There has always been some uncertainty as to what crimes could constitute a “crime of violence” and thus an aggravated felony, for immigration purposes. This is a serious issue because an alien that is convicted, at any time, of an aggravated felony is deportable. In a long awaited decision, the Supreme Court recently held, in Sessions v. Dimaya, that one of the statutes affecting deportable aggravated felons is vague enough to be unconstitutional.
8 USC 1101 (a)(43) gives a list of crimes that are considered aggravated felonies for immigration purposes. This list includes any “crime of violence” (as defined in the criminal code) for which the term of imprisonment is greater than one year.
The criminal code 18 USC 16 defines a crime of violence as one of two types of crimes:
(a) an offense that has as an element the use, attempted use, or threatened use of physical force against the person or property of another, or
(b) any other offense that is a felony and that, by its nature, involves a substantial risk that physical force against the person or property of another may be used in the course of committing the offense.
Determining what is a “crime of violence” under section (a) is pretty straightforward. Criminal statutes include “elements” and each of those elements has to occur before a person can be convicted of that crime. If one of the criteria for being convicted of the crime includes the use of physical force, and the term of imprisonment is more than one year, then an alien would be deportable.
The recent Supreme Court case Sessions v. Dimaya addressed the constitutionality of section (b), the second type of a crime of violence. If the crime statute does not include an element of physical force, then an alien could still be ineligible under section (b) if the crime, by its nature, involves a substantial risk that physical force may be used against a person or property.
But, circuit courts were split on whether crimes such as evading arrest, statutory rape, or residential trespass involved a substantial risk of the use of physical force. Therefore, the Supreme Court accepted cert in Sessions v. Dimaya to resolve the issue, ultimately holding that section (b) was too vague and therefore unconstitutional.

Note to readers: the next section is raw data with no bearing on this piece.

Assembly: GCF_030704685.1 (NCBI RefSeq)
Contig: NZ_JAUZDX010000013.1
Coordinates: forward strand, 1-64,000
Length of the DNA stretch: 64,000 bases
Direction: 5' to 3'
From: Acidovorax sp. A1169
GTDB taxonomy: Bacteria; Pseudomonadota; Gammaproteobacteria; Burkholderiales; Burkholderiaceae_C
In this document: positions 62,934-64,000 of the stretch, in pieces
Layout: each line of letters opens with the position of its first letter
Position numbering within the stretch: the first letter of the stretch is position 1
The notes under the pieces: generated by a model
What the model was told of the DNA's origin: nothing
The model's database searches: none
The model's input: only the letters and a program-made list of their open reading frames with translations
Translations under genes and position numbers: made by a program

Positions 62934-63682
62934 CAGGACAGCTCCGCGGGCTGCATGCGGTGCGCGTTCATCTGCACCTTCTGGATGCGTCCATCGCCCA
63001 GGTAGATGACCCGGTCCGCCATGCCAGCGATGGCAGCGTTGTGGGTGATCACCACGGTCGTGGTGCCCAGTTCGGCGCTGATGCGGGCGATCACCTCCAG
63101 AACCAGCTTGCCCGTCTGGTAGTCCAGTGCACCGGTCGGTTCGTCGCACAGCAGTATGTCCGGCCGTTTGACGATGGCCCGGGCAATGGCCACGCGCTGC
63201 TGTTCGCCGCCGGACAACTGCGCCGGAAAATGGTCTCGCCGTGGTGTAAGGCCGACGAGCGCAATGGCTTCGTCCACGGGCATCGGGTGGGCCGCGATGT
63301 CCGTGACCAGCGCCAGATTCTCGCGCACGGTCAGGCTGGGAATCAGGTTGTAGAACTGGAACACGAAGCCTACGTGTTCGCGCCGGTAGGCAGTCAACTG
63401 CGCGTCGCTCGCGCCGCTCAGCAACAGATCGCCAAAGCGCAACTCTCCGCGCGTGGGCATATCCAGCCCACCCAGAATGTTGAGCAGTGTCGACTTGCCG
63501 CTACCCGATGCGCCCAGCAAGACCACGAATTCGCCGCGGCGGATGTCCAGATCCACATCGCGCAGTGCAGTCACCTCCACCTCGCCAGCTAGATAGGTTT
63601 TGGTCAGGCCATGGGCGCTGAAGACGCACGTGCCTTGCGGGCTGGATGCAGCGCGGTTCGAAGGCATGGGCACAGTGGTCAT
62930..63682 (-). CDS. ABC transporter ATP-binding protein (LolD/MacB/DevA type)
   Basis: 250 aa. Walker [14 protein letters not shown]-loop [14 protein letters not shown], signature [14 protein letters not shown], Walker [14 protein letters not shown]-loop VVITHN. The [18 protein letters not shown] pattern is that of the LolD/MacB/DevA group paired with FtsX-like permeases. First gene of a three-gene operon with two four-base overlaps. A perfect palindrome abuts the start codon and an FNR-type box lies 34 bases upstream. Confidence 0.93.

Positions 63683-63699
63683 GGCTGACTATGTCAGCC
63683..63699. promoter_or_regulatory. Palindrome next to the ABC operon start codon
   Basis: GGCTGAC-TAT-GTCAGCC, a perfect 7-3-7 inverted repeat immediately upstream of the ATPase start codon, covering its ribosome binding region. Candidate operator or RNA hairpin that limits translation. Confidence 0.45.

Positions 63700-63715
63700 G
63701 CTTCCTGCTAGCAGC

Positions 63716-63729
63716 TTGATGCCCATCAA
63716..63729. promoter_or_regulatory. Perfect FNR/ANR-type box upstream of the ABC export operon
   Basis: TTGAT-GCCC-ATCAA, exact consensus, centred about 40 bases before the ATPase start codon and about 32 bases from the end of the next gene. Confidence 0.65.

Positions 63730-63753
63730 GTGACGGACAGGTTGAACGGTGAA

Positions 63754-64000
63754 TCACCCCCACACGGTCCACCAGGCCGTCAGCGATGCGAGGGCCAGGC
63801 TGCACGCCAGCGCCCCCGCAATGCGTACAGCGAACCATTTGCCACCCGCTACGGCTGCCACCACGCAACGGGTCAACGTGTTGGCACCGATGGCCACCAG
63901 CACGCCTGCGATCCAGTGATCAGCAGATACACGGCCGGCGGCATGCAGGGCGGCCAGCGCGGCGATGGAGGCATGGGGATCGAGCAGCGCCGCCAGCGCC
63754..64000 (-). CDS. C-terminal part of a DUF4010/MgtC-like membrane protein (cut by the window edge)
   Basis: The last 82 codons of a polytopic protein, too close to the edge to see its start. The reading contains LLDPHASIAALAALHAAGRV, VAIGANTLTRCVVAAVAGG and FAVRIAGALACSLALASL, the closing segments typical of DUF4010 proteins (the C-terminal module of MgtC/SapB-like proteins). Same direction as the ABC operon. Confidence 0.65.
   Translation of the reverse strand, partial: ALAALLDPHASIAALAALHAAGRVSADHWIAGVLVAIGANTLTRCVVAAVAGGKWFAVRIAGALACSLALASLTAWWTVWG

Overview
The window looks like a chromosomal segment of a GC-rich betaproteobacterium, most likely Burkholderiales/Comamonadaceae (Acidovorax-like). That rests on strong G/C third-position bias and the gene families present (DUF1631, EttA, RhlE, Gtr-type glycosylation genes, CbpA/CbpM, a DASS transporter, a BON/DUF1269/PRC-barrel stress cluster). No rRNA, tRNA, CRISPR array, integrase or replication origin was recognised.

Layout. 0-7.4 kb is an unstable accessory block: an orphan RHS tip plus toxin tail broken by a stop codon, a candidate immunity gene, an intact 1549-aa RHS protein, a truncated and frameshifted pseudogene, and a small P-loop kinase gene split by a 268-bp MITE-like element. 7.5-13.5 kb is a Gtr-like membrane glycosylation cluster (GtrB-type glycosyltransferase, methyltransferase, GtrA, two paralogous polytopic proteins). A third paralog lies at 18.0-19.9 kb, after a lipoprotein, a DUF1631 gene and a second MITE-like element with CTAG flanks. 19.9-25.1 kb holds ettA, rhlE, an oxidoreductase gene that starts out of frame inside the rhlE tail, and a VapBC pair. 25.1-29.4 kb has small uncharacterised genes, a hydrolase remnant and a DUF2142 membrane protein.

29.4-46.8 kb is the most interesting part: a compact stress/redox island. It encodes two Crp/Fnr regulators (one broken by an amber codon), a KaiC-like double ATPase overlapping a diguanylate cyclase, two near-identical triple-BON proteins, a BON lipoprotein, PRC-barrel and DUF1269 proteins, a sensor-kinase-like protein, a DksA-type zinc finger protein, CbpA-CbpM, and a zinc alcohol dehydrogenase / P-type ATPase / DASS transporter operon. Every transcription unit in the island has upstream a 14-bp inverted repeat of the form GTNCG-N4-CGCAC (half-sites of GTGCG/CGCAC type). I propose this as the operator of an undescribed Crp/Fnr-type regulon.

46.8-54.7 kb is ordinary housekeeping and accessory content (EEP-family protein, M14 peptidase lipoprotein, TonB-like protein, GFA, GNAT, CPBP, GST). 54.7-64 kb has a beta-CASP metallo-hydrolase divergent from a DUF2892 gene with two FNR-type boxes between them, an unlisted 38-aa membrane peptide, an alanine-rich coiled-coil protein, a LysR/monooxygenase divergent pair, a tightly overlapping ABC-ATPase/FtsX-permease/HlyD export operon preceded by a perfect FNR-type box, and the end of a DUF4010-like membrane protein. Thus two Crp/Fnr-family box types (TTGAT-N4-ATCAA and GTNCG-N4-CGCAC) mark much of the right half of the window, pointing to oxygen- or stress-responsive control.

A few years ago, in Johnson v. U.S., the Supreme Court decided that the term “violent felony” was unconstitutionally vague, as it was being used in a criminal statutory context for enhanced sentencing, and Dimaya was able to successfully argue that a similar standard of clarity should apply in a civil immigration context.
What is the impact of Dimaya?
The Supreme Court made it clear that the laws regarding deportation and removal are subject to the same test for vagueness as criminal laws. While this is significant, the Court only invalidated the second subsection involving crimes that do not include an element of physical force.
Evading arrest is a good example. Evading arrest may not necessarily involve violence, but some of the circuit courts had ruled that there was a substantial risk that physical force could be used; therefore evading arrest was an aggravated felony in some jurisdictions.
Under Dimaya, a crime such as this would likely not be an aggravated felony unless the statute in the state where the crime was committed included an element of physical force or threat of physical force.
Dimaya will not affect most immigrants facing deportation as aggravated felons. All the other crimes that are listed as aggravated felonies are still grounds for deportation. This includes murder, rape, drug trafficking, many theft crimes, tax evasion etc. Additionally, a crime of violence that is not specifically listed but where the crime includes an element of physical force is still a deportable offense. But, in certain circuits, where section 16b was liberally interpreted to include non-violent crimes not specifically listed in other sections of the INA, there could be a significant impact.
If you believe that your immigration case is affected by the Dimaya decision, there may be filing deadlines that apply, so you should speak with a licensed attorney that specializes in U.S. immigration law.